How, you ask, was this possible? Mr. Steinbeck’s nephew, a friend of mine, still oversees the place in Sag Harbor, New York and invited me, my husband and another couple to come for a few nights stay.
Knowing I was (and am) a writer, my travel companions saw the spark in my eyes, felt the dizzing euphoria welling up inside me as we pulled up to the house built in the 1960’s.
He was there, all around me.
To my right, sat this bench.
I patted the grand Oak and entered.
At first, what made things “real”for me were the original photos lining the hallway like vintage wallpaper.
But here’s the best part. Next to the bay is a gazebo. It’s where Mr. Steinbeck wrote Travels with Charlie, his poodle and best friend, who is buried steps away, his leash inside the gazebo.
Mr. Steinbeck’s nephew never gives away the gazebo’s combination. But he gave it to me. And, I wrote. There. Where HE wrote…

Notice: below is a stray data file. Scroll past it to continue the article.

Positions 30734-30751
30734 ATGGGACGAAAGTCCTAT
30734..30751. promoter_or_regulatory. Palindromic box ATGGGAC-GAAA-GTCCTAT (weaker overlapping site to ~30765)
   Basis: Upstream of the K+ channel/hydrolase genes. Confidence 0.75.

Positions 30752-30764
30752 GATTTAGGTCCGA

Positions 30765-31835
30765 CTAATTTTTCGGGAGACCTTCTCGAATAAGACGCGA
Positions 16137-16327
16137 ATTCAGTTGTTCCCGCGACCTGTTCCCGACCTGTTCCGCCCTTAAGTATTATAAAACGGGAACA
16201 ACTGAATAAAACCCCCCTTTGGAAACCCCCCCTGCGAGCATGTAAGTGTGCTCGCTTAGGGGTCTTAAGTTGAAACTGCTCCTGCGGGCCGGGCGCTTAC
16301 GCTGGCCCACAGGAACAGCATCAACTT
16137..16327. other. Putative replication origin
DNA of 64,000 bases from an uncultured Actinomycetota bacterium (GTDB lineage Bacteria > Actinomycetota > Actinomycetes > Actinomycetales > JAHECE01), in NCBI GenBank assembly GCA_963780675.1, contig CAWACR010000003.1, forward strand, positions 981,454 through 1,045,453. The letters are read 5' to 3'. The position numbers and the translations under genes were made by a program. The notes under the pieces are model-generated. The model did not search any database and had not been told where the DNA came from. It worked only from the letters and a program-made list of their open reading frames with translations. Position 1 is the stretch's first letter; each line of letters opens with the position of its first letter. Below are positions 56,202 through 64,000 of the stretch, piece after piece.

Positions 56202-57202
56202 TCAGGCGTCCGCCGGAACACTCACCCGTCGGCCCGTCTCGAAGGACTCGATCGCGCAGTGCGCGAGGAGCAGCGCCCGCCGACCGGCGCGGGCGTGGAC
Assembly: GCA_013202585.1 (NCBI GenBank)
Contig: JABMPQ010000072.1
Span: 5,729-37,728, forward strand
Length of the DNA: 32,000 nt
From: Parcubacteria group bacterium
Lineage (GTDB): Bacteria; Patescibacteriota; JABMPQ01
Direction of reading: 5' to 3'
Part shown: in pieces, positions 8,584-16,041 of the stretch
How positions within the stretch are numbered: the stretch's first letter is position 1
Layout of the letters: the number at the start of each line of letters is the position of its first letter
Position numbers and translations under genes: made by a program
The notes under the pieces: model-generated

… and his timeless objects still remain inside.
At the risk of being offensive, I opened a box containing pencils. I asked Mr. Steinbeck’s nephew if I could have one (there were many). He said, “Well, that were my aunt’s. Let me give you one that I know Uncle John wrote with.”
In the gazebo, he opened an old box. Inside were pencils without erasers. “Uncle John never erased,” he said. “Each day, before he started writing, he made sure his pencils were sharpened. He wrote on a Big Chief tablet.”
He handed me the pencil. Do I need to explain how I felt?
It was two years ago last May that I inhaled greatness. Why am I finally posting this? Perhaps because, when I wrote in John Steinbeck’s gazebo facing Sag Harbor Bay, I was working on The Last Bordello. Now, it’s published.
Thank you for the inspiration, Mr. Steinbeck. And for the pencil.
Awesome! What a wonderful experience. I remember when you were there – now seeing all the pictures i fabulous. 🙂
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What a marvelous article; thank you for sharing it! True story: my husband’s great-uncle was John Steinbeck’s college roommate. In “Travels with Charley,” where he refers to staying at a “Tahoe Estate”? That was said uncle’s cabin.
Thanks for sharing that, Sharon. And thank you for the compliment!